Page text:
A recent article in The Los Angeles Times points out that even the Environmental Protection Agency acknowledges the confusion over fish consumption. Here’s an excerpt from reporter Marla Cone’s article:
The scientists, assigned the task of balancing the benefits of seafood with the dangers posed by contaminants, echoed the 2004 guidelines of the Food and Drug Administration and the Environmental Protection Agency. But they said the message to American consumers had been fragmented and confusing, and they advised the agencies to develop new tools for informing the public.So, you’re probably asking, “What’s been done about it?” To answer that I’ll reference the title of Cone’s report, Scientists Say Seafood's Benefits Outweigh Risks. You can’t say it any clearer. According to scientists Americans do not eat enough fish. And since fish is high in protein, low in saturated fats, and contains omega-3 fatty acids, we should overlook its contamination issues and gobble up suggested “safe” amounts. What are they you ask?
According to Cone’s report adults, children, and people at risk of heart disease should eat two three-ounce servings a week. Children under the age of thirteen and women who are or may become pregnant, or who are nursing, should eat the two weekly servings, but should avoid larger predatory fish. How’s that sit with you? Let’s see what Dr. Fuhrman has to say about all this.
Dr. Fuhrman recognizes the confusion fish consumption can create. In a previous post entitled Fish: Pollution Risks, he expounds:
Fish and shellfish contain high concentrations of protein and other essential nutrients, are low in saturated fat, and contain the valuable omega-3 fatty acids, EPA and DHA. These food factors are thought to contribute to heart health and to children’s proper growth and development (there is overwhelming evidence confirming the health benefits of omega-3 fatty acids), which is why fish and shellfish are considered to be an important part of a well-balanced diet. Unfortunately, in addition to EPA and DHA, nearly all fish and shellfish contain mercury and other pollutants. Since these toxins in fish have potential health risks, wouldn’t it make sense to look for a cleaner, safer source for our omega-3 fats?Okay, so what about the idea of acceptable levels of mercury and consuming so-called safe amounts of fish? More from Dr. Fuhrman’s post:
EPA makes recommendations for what it considers an acceptable level of mercury in a pregnant woman’s body. As the recognition that mercury damages the brains of our children has increased in the last two decades, EPA has had to lower the “acceptable” level more than once…By now you’re probably wondering what Dr. Fuhrman’s recommendations for eating fish are. In Fishing for the Truth he gives his bottom line:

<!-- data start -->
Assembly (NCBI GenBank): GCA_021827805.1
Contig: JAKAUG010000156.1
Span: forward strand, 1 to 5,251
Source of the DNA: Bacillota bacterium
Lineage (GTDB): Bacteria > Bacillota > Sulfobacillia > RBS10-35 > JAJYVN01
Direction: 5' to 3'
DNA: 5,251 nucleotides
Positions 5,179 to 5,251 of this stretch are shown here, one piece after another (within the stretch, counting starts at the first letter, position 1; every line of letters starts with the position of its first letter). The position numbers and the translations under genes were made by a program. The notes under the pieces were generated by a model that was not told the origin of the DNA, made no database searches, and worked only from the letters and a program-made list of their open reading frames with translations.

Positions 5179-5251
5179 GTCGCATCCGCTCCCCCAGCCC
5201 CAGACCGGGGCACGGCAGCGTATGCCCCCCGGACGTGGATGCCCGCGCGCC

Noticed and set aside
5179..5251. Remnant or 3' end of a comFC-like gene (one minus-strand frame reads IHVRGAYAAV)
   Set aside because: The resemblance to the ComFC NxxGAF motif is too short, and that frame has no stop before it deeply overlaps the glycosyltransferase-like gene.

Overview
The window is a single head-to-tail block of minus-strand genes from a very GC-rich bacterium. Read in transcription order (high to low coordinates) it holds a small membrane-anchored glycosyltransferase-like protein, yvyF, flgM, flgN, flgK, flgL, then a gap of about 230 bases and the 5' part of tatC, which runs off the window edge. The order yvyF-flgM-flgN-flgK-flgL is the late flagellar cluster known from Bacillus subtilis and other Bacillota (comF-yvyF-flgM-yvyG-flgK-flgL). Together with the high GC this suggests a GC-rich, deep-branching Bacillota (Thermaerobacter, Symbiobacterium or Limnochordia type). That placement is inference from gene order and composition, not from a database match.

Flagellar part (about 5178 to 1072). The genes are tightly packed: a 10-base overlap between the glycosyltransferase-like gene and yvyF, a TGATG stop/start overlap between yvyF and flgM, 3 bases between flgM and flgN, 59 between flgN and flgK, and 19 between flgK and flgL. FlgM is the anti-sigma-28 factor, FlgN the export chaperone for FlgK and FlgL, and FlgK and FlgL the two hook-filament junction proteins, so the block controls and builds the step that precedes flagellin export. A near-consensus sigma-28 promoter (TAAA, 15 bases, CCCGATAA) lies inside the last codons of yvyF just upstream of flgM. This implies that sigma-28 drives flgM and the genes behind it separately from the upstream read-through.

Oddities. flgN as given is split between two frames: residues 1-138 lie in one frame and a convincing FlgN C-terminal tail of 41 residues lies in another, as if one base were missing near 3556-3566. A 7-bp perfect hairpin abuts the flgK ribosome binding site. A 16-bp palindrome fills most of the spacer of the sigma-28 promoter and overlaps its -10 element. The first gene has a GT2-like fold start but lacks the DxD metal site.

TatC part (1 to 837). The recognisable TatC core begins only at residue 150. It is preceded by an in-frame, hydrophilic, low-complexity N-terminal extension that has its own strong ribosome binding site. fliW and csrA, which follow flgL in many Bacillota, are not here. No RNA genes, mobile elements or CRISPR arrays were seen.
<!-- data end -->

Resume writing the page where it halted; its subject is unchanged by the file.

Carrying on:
… No fish is completely free of mercury and other pollutants. If you eat fish regularly, your body is undoubtedly high in mercury. You cannot remove the mercury from the fish by trimming the fat or by cooking because it is deposited throughout the fish’s tissues. I’ve observed that a person’s mercury level correlates exceptionally well with the amount of fish consumed, and medical studies back up this observation. Individuals eating fish a few times a week have been found to have blood mercury levels exceeding the maximum level recommended by the National Academy of Sciences, which is a blood level of below 5 micrograms. Women eating seafood more than twice per week have been found to have 7 times the blood mercury levels compared with women who rarely eat fish, and children eating fish regularly were found to have mercury levels 40 times higher than the national mean.1,2
Choose fish over other animal products, but be aware that the place where it was caught, and the type of fish, matters. Don't accept recreational fish from questionable waters. Farmed fish is safer. Never eat high-mercury-content fish. Don't eat fish more than twice a week, and if you have a family history of hemorrhagic stroke, limit it further to only once a month.And in case you’re interested, in Ten Super Foods to Use in Your Recipes and Menus Dr. Fuhrman provides an alternate source of omega-3 fatty acids, flaxseeds:
Flax Seeds are rich in lignans and omega-3 fatty acids, and scientific studies have confirmed that flax seeds have a positive influence on everything from cholesterol levels and constipation to cancer and heart disease. Use ground flax seed in oatmeal, or add them to whipped frozen bananas, stewed apples, and cinnamon and nut balls. Keep in mind that the scientifically documented benefits from flax seeds come from raw, ground flax seed, not flax seed oil.
1. Hightower JM, Moore D. Mercury levels in highend consumers of fish. Environmental Health Perspectives 2003;111(4):604-608.
2. Mahaffey KR, Clickner RP, Bodurow CC. Blood organic mercury and dietary mercury intake. National Health and Nutrition Examination Survey 1999 and 2000. Environmental Health